Finding a decent pair of denims can become a quest for the holy grail, a foredoomed pursuit of glories past.
On their website you can buy Leviâ€™s 501 button-fly â€œrigid rinse,â€ the ur-jeans, for a mere $36 â€“ forgiving to the wallet but not to the body. They are guaranteed to chafe your inner thighs.
Or you may elect to buy the same cut 501â€™s (â€œXXâ€ made in Amsterdam) from a slightly higher quality dark-wash denim for $268 at J. Crew. They are a little more comfortable than the originals, but at that price you donâ€™t want to wear them when weeding a thorny garden.
Choices in between are limited to streaky, over-washed, greasy-feeling, thin-weight, distressed jeans that look as if a homeless person had traded them for a cup of coffee.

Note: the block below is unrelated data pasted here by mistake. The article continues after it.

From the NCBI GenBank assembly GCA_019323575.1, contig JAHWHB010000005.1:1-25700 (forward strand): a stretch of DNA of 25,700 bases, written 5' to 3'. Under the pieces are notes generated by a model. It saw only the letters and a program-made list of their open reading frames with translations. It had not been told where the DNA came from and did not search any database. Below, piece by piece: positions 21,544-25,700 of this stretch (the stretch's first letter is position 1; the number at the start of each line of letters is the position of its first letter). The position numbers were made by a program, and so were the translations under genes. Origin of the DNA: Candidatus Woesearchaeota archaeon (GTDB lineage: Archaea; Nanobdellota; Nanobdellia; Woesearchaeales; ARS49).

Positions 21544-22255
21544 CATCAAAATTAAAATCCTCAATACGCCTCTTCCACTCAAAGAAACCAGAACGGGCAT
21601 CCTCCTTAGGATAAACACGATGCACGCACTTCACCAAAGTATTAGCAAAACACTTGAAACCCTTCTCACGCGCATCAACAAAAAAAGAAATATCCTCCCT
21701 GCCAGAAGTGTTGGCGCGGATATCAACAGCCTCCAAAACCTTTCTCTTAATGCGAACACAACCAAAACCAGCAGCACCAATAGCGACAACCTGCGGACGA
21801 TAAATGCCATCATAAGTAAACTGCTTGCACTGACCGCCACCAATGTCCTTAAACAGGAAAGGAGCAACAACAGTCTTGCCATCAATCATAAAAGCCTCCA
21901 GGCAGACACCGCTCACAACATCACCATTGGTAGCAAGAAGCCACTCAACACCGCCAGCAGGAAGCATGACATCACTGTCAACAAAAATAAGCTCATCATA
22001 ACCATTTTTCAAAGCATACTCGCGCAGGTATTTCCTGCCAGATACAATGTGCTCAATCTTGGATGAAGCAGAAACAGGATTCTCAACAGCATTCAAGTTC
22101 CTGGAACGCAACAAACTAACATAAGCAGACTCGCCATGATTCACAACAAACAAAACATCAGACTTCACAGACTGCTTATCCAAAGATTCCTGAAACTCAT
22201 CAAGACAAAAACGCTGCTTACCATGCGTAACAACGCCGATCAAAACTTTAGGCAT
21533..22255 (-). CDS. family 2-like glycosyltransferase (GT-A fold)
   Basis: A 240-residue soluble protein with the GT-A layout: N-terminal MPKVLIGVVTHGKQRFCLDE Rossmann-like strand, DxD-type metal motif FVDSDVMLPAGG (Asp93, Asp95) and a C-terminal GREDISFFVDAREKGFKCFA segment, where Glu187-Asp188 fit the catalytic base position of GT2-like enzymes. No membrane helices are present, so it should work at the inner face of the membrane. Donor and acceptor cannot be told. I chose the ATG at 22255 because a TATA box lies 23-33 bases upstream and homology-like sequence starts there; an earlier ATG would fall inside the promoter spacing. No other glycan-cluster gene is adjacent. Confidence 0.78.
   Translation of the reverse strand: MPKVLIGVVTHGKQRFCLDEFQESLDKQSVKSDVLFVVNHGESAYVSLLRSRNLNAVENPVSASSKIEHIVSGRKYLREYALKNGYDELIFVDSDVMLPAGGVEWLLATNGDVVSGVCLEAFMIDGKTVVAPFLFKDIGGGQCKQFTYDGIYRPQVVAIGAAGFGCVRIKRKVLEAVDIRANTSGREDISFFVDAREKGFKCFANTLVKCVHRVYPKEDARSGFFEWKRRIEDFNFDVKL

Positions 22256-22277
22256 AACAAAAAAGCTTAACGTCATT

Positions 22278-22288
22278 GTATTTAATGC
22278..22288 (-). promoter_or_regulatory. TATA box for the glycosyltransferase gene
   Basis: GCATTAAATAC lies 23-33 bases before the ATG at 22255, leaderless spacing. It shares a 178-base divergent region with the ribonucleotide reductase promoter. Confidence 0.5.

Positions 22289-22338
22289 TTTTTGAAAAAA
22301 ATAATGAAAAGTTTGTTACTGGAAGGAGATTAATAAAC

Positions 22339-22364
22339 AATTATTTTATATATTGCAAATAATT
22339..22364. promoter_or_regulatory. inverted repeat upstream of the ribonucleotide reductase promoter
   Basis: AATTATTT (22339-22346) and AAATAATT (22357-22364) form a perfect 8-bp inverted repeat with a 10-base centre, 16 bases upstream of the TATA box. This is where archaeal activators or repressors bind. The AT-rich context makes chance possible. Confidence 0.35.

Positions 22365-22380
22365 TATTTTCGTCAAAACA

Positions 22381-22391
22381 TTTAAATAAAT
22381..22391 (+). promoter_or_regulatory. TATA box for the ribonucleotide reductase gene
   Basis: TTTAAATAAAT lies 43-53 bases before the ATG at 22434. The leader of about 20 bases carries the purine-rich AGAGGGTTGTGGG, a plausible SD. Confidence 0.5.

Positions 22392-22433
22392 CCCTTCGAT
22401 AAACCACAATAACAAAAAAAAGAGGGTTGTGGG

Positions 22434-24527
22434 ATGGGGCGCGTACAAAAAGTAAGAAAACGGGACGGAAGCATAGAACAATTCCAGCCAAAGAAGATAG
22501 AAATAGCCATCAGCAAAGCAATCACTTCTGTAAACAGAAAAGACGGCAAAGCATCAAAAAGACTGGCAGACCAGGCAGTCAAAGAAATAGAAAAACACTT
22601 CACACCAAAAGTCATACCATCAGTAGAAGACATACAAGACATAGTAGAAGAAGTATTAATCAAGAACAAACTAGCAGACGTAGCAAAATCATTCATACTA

First off, stop looking for the cup of everlasting life. Jeans donâ€™t have to be perfect (which is a relief to know because you will probably fail to find perfect ones anyway). Jeans need not be the repository of your essential being or the sacred vessel of your singularity. Grand hopes and dreams will overstuff a pair of humble denims. Anyway, arenâ€™t denims the most conformist of clothing choices?
Blue jeans were born in the 19th-century as cheap work pants. Above all they are supposed to be sturdy. After a requisite breaking-in period, they may become comfortable, too. However, in the good old days comfort was second to their ability to withstand a season of gold-panning without ripping.